Getting the Deal Through-Real Estate SDL y CS

De León, Sarah and Silié, Carolina (2009)

How would you explain your jurisdiction’s legal system to an investor? Due to its history, the Dominican Republic follows a civil law system predominantly based on the French Codes drafted during the reign of Napoleon in France. Consequently, Dominican statutory law is primarily codified in the Civil, Commercial, Civil Procedure and Penal Codes, sometimes referred to as the Napoleon Codes. In light of the connection to the French legal system, Dominican judges are generally influenced by French case law and their interpretation of he Napoleon Codes. Nonetheless, some more recent statutes have departed from the French legal system influence (for example the Criminal Procedure Code).

However, the Dominican real estate property system is based on the Torrens System, which originated in Australia (common law). In this system, recorded real estate property rights are binding and enforceable against all third parties once said rights have been recorded, and provides that the person who records first has priority.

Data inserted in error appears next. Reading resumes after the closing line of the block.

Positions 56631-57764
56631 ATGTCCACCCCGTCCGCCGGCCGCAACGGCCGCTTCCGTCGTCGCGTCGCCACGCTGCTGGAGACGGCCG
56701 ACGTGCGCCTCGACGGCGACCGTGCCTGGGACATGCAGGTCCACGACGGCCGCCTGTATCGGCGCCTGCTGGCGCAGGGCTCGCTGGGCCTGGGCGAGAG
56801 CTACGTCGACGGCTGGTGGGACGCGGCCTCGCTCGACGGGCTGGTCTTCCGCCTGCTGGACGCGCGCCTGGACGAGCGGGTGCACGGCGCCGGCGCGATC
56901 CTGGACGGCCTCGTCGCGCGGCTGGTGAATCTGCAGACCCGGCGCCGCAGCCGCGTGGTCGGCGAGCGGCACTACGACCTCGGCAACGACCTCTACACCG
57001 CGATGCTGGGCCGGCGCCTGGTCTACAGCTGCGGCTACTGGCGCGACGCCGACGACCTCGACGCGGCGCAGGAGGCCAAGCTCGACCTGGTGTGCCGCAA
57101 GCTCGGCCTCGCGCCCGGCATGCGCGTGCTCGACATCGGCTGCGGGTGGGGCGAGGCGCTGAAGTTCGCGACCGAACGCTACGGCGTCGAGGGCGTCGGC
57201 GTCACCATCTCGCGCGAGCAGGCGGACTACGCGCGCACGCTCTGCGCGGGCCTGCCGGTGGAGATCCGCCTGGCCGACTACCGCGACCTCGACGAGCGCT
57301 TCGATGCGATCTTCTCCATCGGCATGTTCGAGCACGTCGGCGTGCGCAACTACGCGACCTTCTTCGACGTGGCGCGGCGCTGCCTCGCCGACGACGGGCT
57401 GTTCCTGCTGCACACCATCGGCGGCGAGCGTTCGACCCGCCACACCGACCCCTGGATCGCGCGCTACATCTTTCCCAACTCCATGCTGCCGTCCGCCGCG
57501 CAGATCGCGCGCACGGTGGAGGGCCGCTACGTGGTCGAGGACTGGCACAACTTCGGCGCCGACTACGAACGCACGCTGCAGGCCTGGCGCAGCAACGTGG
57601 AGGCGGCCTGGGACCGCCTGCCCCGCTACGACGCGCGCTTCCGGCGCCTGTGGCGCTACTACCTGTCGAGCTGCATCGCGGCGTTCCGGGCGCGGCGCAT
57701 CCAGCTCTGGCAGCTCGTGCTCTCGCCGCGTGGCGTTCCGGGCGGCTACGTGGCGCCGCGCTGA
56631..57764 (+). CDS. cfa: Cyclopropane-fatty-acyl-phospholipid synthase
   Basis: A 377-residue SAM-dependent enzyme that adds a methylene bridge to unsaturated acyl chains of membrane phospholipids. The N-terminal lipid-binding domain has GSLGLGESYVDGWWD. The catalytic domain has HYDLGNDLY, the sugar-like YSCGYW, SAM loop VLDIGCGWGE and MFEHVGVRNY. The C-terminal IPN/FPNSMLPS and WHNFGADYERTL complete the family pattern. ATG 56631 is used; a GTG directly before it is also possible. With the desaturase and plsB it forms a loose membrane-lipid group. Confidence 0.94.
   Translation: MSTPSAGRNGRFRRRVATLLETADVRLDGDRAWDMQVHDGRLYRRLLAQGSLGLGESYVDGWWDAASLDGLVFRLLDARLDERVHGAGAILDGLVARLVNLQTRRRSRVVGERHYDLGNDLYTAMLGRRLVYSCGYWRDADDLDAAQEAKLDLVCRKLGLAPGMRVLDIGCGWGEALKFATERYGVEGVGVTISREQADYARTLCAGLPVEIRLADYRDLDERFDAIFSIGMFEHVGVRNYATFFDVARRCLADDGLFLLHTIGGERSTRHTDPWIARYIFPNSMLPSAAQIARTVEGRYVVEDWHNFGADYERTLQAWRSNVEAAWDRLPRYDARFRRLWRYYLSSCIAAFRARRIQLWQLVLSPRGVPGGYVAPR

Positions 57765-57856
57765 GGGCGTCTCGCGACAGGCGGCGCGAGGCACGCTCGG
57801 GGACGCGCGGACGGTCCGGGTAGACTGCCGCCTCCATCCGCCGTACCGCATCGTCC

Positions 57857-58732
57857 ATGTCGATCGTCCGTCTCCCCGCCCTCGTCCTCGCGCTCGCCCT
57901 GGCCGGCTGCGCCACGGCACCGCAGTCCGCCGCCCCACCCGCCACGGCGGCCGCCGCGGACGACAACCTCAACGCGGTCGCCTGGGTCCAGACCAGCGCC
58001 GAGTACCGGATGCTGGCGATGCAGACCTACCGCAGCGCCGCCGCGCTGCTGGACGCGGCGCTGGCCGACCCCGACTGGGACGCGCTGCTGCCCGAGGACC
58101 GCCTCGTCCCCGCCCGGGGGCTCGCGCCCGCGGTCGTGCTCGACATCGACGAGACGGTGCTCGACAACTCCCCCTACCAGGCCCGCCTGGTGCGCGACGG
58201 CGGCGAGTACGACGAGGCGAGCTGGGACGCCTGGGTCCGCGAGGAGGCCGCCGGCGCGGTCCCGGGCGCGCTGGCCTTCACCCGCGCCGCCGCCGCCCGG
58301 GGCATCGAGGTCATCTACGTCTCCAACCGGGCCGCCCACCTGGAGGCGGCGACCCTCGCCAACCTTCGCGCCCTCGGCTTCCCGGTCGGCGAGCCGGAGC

Therefore, the Dominican real estate property system can be assimilated to a record-notice jurisdiction. Dominican courts do not rule in equity. The Dominican legal system acknowledges the possibility of obtaining either mandatory or prohibitive injunctions as equitable remedies to prevent unlawful actions or for the execution of certain types of contracts and obligations.

An example of this remedy applicable for real estate property matters would be the possibility of obtaining provisional measures before the land court, aimed at preventing an eventual damage or eliminating any illegal or excessive disturbance. Parol or oral evidence is admissible.

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